Mayor Bill de Blasio’s office continues updating its Key to NYC mandate that requires dining, entertainment, and fitness facilities to permit indoor entry only to vaccinated customers. Executive Orders 225, 226, 228, and 229, issued from August 16 to August 30, sequentially added further guidance. The latest complete promulgation, Executive Order 228, was published August 25. The newest promulgation, Executive Order 229, published on August 30, added very little.
De Blasio originally announced during a media advisory on August 3 that New York would become the first major city in the United States to require customers at indoor dining, entertainment, and fitness facilities to show proof of COVID vaccination for entry. The mayor’s policy became mandatory procedure on August 16, with inspections and enforcement scheduled to begin on September 13. Executive Order 225, published on August 16, formalized the policy.
In its latest revision, Section 1 of Executive Order 228 specified that these indoor businesses “shall not permit a patron, full- or part-time employee, intern, volunteer, or contractor to enter a covered premises without displaying proof of vaccination and identification bearing the same identifying information as the proof of vaccination.” Section 2 allows for selected exemptions, including “individuals entering for a quick and limited purpose (for example, using the restroom, placing or picking up an order or service, changing clothes in a locker room, or performing necessary repairs)” and “a nonresident performing artist not regularly employed by the covered entity, or a nonresident individual accompanying such a performing artist, while the performing artist or individual is in a covered premises for the purposes of such artist’s performance.” These individuals may enter the indoor venue without displaying proof of vaccination, “provided that such individuals wear a face mask at all times when they are unable to maintain six (6) feet of distance from other individuals inside the covered premises.”
Section 4 directs the indoor establishments to “develop and keep a written record describing the covered entity’s protocol for implementing and enforcing the requirements of this section.” The venue operators also must post a sign that notifies employees and patrons about the vaccination requirement. This sign must be posted “in a conspicuous place that is viewable by prospective patrons prior to entering the establishment.” The executive order regulates the size and format of the signage.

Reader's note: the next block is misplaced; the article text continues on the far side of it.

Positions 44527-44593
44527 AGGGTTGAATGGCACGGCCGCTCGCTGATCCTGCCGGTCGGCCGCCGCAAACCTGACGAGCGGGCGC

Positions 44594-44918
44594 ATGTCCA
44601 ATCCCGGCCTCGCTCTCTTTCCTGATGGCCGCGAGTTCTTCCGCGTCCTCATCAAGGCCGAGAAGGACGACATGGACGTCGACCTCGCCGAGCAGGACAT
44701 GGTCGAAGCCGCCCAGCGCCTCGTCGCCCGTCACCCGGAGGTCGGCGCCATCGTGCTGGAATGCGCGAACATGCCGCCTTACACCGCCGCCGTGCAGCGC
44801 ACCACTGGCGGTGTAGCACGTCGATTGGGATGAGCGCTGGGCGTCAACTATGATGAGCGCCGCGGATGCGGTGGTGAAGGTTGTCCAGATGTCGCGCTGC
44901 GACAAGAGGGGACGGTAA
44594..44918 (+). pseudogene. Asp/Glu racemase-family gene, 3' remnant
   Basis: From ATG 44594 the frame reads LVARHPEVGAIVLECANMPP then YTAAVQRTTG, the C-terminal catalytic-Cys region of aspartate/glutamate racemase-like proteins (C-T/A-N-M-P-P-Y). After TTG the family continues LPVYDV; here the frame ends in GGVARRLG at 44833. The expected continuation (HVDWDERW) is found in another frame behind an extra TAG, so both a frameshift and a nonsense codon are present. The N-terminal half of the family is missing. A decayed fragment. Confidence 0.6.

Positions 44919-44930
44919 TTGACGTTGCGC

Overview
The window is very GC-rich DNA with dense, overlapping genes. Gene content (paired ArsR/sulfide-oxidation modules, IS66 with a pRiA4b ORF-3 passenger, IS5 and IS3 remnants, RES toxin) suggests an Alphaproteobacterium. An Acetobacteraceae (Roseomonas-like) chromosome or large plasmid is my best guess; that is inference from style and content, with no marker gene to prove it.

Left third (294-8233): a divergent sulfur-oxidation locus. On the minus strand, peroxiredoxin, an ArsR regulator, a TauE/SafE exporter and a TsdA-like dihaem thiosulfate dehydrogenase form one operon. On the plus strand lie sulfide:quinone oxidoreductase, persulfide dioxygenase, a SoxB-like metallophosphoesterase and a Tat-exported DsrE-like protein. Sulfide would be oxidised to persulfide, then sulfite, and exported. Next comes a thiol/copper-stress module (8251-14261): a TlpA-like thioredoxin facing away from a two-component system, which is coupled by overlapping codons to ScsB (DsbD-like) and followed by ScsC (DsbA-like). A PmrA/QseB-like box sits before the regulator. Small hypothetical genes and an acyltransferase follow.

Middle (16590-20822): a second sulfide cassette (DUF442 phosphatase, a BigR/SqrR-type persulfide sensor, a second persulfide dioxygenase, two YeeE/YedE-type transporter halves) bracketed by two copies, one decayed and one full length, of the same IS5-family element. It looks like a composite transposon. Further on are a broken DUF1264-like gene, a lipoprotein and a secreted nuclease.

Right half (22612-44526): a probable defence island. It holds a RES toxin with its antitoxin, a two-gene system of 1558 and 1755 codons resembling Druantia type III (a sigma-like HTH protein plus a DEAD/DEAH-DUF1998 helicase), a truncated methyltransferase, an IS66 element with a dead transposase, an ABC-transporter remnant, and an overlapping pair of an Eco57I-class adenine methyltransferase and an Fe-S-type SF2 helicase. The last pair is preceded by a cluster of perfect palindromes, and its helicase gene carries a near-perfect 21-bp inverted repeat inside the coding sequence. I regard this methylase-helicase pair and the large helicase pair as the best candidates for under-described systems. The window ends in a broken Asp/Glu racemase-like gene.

Section 4 also stipulates the penalties on violators. Numerous agencies can police the venues and issue fines. The penalties would become effective starting on September 13.
The Key to NYC’s eight-page FAQ section also was updated on August 25. This section clarifies for food establishments that the Key to NYC requirements do not apply to any outdoor portions of the establishment. For instance, if a food establishment with indoor and outdoor areas can limit an employee’s work area to only the outdoor portion of the establishment, or seat guests outside, those employees do not need to show proof of vaccination. Customers seated outside also do not need to show proof of vaccination.
The city government made resources available for venue operators. These include small business service guides, webinars, videos, posters and literature. Some resources are available in many languages.
Melissa Fleischut, President and CEO of the New York State Restaurant Association, issued a statement regarding New York City’s vaccine mandate for indoor dining. The agency posted the statement on social media on August 16.
“The Delta variant is top of mind as many industries grapple with the best way to navigate the concern, but the restaurant industry is once again being targeted,” the statement reads. “Restrictions and policies that place the burden on bars and restaurants who never recouped lost revenue from the last 16 months will undoubtedly create more challenges. Many operators cannot afford to lose employees and revenue due to constraints that threaten to decrease much needed business. Our government must continue to keep in mind the drawback this will create for an industry that is still struggling.”
Outdoor restaurants are not required to follow the Key to NYC mandate. Thus, if a restaurant has an curbside shed that is fully open on the sidewalk side, it will not fall under the Key to NYC regulations. The unvaccinated are welcome to dine at unenclosed sidewalk tables as well.
Outdoor concert venues also do not need to comply with Key to NYC vaccination requirements. The venue operators for SummerStage Central Park, Forest Hills Stadium and the Prospect Park Bandshell have implemented vaccination policies, however. Ticketholders for all the upcoming music festivals, including Governors Ball and Global Citizen, also will be required to show proof of vaccination to enter the event sites.
Compliance seems to be in order in New York’s smaller venues. Now midway through a four-week grace period, bars, restaurants and live music venues quickly acclimated to the regulations. Many bars already had security at the door that checked customers’ identification for age verification; now they ask for vaccination documentation as well. One East Village bar has a chalk board on the sidewalk informing customers to show proof of vaccination to the bartender upon entry. Restrictions will be more carefully observed once the regulations are enforced on September 13.
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